Major Pentatonic: The Five Patterns
The Major Pentatonic is a really cool sounding scale, used a lot in country and country blues, and also great for playing over regular chord progressions that would usually take the Major Scale.
With each scale I have discussed my preferences for fingering the scale. There are many approaches and so long as you have a logical one, it will be fine. I have a 'system' that works for me, and might work well for you too, but you need to experiment and find out what works best for you!
I also added notes on alternative shapes and fingerings that I know are in common usage and my reasons for choosing the ones I do. There is no right and wrong.
Tips for learning scales quickly, easily and perfectly
- DO IT SLOWLY AND GET IT RIGHT
Don't make any mistakes. Play it 10 times perfectly at a very slow speed and you will find you can speed it up without making mistakes and developing bad habits you will have to correct later.
- USE YOUR FINGER TIPS
Do not let your fingers "fold", use the tips the whole time, and definitely NO barres at any point. Ever.
- ALWAYS START AND END ON THE LOWEST ROOT NOTE
This will help train your ears into hearing the sound of the scale, very important. So start on the lowest (in pitch) root note, play up as far as you can, then go back down as low as you can, and then back up to the root note.
- LEARN THE PATTERNS (SHAPES) ONE AT A TIME
It is very important that you learn all five of these patterns... eventually, but please learn to make music with them. Much much better to be able to use one scale shape and play a solo than play five up and down and not be able to do make music with any them :)
A root note gives the scale it's name. Look at any of the scales and arpeggios (and most chords) on this site and you will see an R on some notes. This is note that gives the scale it's note name.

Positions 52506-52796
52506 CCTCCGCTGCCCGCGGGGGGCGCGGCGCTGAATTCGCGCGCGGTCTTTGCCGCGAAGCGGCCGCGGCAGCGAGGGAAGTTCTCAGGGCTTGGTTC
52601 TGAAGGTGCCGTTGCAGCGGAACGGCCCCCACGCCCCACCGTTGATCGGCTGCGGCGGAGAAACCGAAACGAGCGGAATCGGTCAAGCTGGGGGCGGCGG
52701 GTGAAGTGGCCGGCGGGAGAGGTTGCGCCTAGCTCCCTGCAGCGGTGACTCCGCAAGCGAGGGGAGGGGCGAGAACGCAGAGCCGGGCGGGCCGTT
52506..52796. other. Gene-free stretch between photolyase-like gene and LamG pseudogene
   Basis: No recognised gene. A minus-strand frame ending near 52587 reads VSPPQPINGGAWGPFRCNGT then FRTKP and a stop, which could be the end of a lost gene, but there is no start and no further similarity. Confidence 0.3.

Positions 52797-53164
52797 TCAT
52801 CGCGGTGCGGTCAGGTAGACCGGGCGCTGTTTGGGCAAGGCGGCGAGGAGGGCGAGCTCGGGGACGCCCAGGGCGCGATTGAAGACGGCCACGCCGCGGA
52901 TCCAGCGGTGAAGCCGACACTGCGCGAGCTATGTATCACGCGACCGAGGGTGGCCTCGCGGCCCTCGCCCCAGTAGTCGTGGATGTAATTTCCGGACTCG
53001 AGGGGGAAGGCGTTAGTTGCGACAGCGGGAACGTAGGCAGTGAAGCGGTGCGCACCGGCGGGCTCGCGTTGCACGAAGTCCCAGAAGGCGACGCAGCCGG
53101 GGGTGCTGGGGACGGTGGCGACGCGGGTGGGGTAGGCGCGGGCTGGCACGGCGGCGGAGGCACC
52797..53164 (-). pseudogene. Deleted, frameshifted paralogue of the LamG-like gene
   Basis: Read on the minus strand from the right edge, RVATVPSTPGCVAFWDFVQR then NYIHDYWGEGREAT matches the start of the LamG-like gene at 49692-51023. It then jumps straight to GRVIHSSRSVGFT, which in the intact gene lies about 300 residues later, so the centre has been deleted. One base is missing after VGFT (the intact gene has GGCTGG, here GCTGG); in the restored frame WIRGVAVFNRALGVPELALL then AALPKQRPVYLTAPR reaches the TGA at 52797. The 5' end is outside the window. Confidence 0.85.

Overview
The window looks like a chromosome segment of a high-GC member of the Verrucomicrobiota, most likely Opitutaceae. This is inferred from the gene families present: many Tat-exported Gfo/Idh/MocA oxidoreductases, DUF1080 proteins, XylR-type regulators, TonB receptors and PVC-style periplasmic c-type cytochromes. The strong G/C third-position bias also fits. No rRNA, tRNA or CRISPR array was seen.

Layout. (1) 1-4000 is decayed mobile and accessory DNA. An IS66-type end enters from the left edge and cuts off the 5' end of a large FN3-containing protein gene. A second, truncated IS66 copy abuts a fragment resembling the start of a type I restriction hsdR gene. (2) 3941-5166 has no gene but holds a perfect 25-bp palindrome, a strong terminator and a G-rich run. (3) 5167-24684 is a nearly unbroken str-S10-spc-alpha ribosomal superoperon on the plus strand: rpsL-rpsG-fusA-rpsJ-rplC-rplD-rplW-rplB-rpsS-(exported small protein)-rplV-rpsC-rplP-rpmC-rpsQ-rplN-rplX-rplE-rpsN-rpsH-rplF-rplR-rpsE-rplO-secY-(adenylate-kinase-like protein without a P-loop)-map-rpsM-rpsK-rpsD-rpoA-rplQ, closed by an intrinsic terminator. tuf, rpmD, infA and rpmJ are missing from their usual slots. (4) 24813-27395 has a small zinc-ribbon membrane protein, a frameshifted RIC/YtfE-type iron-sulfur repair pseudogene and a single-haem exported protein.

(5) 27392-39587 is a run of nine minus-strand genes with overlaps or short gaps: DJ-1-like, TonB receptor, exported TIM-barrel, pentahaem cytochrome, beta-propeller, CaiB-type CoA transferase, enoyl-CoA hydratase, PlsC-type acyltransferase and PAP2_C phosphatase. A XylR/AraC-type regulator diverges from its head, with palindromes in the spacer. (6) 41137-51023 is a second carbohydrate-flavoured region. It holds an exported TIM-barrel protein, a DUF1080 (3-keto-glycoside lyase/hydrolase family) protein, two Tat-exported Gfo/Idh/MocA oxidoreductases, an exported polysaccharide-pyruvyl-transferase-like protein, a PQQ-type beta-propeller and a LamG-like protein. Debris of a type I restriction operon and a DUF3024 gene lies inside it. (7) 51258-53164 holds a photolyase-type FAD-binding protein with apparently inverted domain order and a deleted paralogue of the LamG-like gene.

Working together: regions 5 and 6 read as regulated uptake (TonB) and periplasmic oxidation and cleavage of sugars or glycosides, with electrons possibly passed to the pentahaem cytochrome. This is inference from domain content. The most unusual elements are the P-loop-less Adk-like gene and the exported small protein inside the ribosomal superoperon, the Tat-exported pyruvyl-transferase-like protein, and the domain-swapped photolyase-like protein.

Look at Pattern 1 below and notice that the R is on the 6th string (played with Finger 2). Whatever note you put that one becomes the name of the scale. So place Finger 2 at the 3rd fret and you will play the G Major Scale (because the note on the 3rd fret of the 6th string is the note G). Place Finger 2 on the 8th fret and you will play the C Major Scale (because the note at the 8th fret of the 6th string is the note C).
The Scale Shapes
The big deal with The Major Pentatonic scale has the same visual shapes as the Minor Pentatonic so it is ESSENTIAL that you focus on where the ROOT note is.
Pattern 1 (CAGED: E shape)
This shape has many cool blues licks in it, should be the second shape you learn.
I often see people playing the thinnest two strings with the 2nd and 4th fingers. Makes sense if the idea was just to lay it fast but this scale is mostly used for blues, where you will bend a lot and want good control over the notes, hard to achieve with little finger. I'm confident that this is the best fingering.
Pattern 2 (CAGED: D shape)
This is sometimes thought to be quite a hard position to solo in... it is until you learn some funky licks from this position, then it will be your friend.
Sometimes this one is played with just 1st and 3rd fingers all the way. That can be cool, but harder lower down the neck when the notes are further apart.
Pattern 3 (CAGED: C shape)
Lots and lots of cool licks in this position...
The most common alternative is play the two notes on the 2nd string with 1st and 3rd fingers. Not a bad plan but can be hard to play fast. Sometimes first string is also played with 1st and 3rd fingers.
Pattern 4 (CAGED: A shape)
This is a funky position, can seem hard at first but again it has some cool licks in it if you look around enough.
I often see this played with the fingering 2,4 / 2,4 / 1,4 / 1,4 / 2,4 / 2,4 which I think is useless. Using the two weakest fingers for two thirds of the scale is ludicrous.
Best alternative is to use 1st and 3rd fingers all the way. Or...
Use 1st and 3rd for strings 1, 2, 5 and 6 and 1st and 4th for the middle string.
Pattern 5 (CAGED: G shape)
This is the most commonly learnt scale position. It is pretty easy to play.
Sometimes the notes on the first and second strings are played with the 3rd finger. I often play it that way, particularly further up the neck where it can get a bit cramped. This is also good for doing string bending as you will AWAYS bend with your 3rd finger. But the version shown is better to learn first, especially as this may be the first scale you ever learn. :)
- LESSON STEPS -